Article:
When a bug is encountered in production, enough information must be preserved such that the root cause can be accurately determined, and this information must be made available in a form that can be easily transported from the user to engineering.

Sadly, JavaScript support for stack traces is sorely lacking. The browsers that do support stack traces make them available only via thrown exceptions, and most browsers don’t provide them at all. Stack traces are never available within global handlers such as window.onerror(), as the arguments are defined by a DOM that optimizes for the lowest common denominator. A window.onexception() handler that’s passed as an exception object would be a welcome addition. Instead, we’re forced to catch all exceptions explicitly. On the surface, this seems like a daunting task—we don’t want to wrap every piece of code in a try/catch block. In an AJAX application, however, all JavaScript code is executed in one of four contexts:

  • Global context while loading scripts;
  • From an event handler in response to user interaction;
  • From a timeout or interval; or
  • From a callback when processing an XMLHTTPRequest.

The first case we must defer to window.onerror(), but since it happens while scripts are loading, it would be hard for such bugs to escape development. For the remaining cases, we can automatically wrap callbacks in try/catch blocks through our own registration function as illustrated in Figure 1a.

The table here describes the information that is available from a global context and when catching particular types of exceptions for different browsers. The table demonstrates the limits of integrated browser support. Without reliable stack traces on every exception, we are forced to generate programmatic stack traces for better coverage. Thankfully, the semantics of the arguments object allows us to write a function to generate a programmatic stack trace as depicted in Figure 2.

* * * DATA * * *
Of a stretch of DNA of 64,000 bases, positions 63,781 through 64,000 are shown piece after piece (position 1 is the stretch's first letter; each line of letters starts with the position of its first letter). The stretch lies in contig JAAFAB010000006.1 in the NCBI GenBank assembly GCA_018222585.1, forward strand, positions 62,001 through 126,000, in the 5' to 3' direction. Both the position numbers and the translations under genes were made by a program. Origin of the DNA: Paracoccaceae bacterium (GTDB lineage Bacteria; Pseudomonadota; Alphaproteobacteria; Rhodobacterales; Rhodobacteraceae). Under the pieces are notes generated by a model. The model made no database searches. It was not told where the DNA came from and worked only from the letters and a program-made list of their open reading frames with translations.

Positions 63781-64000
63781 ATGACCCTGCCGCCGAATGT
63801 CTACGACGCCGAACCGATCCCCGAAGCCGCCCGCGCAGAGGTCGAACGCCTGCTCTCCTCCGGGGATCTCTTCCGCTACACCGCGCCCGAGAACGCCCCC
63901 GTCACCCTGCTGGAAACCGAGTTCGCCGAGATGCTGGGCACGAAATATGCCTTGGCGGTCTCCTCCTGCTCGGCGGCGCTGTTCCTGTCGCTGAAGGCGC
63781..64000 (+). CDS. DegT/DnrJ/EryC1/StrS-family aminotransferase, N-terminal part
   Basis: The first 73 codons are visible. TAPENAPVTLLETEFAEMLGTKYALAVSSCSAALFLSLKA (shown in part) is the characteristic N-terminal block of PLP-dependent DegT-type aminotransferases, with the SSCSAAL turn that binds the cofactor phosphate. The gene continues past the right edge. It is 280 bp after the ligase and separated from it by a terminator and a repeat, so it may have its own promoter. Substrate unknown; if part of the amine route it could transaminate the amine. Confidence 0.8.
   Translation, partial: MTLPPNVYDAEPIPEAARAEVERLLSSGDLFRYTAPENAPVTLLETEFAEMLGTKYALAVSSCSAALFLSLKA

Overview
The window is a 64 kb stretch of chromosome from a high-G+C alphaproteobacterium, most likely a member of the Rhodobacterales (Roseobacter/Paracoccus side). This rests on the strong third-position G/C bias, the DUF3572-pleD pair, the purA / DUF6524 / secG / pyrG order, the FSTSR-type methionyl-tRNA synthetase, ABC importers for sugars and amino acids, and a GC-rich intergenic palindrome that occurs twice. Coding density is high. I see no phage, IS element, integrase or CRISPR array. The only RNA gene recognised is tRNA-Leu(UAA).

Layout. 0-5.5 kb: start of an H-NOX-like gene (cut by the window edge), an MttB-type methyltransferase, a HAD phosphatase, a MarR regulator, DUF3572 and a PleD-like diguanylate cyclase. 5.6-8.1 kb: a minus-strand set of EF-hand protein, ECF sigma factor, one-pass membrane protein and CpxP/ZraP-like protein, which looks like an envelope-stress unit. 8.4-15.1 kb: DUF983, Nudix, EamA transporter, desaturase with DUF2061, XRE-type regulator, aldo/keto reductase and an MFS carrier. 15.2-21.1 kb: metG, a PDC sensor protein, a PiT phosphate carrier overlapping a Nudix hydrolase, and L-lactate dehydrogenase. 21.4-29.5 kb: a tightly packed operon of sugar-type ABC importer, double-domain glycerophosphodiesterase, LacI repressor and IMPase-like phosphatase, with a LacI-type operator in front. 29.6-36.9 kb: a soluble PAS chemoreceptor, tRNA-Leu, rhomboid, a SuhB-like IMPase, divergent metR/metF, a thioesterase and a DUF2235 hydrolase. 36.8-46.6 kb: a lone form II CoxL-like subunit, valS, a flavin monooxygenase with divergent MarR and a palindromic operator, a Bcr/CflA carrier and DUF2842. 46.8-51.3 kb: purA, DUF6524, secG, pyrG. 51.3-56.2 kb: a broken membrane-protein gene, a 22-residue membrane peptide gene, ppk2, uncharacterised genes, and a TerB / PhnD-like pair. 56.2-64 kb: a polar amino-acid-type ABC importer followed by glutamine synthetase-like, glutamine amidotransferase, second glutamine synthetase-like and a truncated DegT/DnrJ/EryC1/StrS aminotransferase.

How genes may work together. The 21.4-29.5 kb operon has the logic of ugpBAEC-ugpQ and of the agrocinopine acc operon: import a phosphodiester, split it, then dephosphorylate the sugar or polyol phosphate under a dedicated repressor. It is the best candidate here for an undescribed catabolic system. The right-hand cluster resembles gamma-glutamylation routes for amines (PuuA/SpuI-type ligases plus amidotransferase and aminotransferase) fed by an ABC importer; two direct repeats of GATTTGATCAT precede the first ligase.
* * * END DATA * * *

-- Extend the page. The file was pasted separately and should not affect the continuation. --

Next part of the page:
A full implementation would provide a means for skipping uninteresting frames, including native stack traces (via a try/catch block), and providing a toString() method for converting the results. We don’t have file and line numbers, but we do have function names and arguments. Sadly, the proliferation of anonymous functions in JavaScript makes it difficult to get the canonical name of a function. The toString() method can give us the source for a particular function, but when printing a stack trace we need a name. The only effective way to accomplish this is to search the global namespace of all objects while constructing a human-readable name for the function along the way. This seems expensive, but we need to print the stack trace only in case of error. Most functions are either in the global namespace, one level deep, or two levels deep in the prototype of a particular object. To get a function’s name, we simply need to search the members of the window object, all of their children, and all children of their prototype objects. If we find a match, then we can construct the name using this lineage.